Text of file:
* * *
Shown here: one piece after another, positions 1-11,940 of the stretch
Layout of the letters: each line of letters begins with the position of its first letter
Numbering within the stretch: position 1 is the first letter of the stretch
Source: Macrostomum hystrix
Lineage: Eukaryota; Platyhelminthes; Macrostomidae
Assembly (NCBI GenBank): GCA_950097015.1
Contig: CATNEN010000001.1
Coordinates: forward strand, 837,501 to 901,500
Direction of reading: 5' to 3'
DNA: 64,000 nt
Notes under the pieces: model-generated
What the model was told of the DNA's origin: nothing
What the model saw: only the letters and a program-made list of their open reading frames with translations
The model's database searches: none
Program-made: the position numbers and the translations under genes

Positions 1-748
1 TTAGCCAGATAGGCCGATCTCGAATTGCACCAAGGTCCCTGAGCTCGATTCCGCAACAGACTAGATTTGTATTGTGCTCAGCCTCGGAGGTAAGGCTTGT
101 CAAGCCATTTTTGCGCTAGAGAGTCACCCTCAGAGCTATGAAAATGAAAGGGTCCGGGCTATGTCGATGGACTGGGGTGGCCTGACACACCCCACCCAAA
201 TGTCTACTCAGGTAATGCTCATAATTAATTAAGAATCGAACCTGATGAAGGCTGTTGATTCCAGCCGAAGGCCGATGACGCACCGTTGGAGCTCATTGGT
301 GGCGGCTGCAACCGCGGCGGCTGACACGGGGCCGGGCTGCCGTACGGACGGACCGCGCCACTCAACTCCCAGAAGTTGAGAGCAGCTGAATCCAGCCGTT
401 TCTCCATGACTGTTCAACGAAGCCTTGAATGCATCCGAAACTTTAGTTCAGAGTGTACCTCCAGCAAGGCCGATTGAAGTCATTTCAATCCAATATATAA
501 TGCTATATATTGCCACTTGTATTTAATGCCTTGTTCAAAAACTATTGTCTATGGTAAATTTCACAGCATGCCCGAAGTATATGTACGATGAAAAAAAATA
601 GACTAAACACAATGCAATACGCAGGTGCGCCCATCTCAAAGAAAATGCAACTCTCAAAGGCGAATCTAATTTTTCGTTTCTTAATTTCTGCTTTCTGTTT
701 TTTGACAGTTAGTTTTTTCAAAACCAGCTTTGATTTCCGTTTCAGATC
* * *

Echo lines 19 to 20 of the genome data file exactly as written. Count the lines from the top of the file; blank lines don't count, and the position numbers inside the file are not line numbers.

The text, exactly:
201 TGTCTACTCAGGTAATGCTCATAATTAATTAAGAATCGAACCTGATGAAGGCTGTTGATTCCAGCCGAAGGCCGATGACGCACCGTTGGAGCTCATTGGT
301 GGCGGCTGCAACCGCGGCGGCTGACACGGGGCCGGGCTGCCGTACGGACGGACCGCGCCACTCAACTCCCAGAAGTTGAGAGCAGCTGAATCCAGCCGTT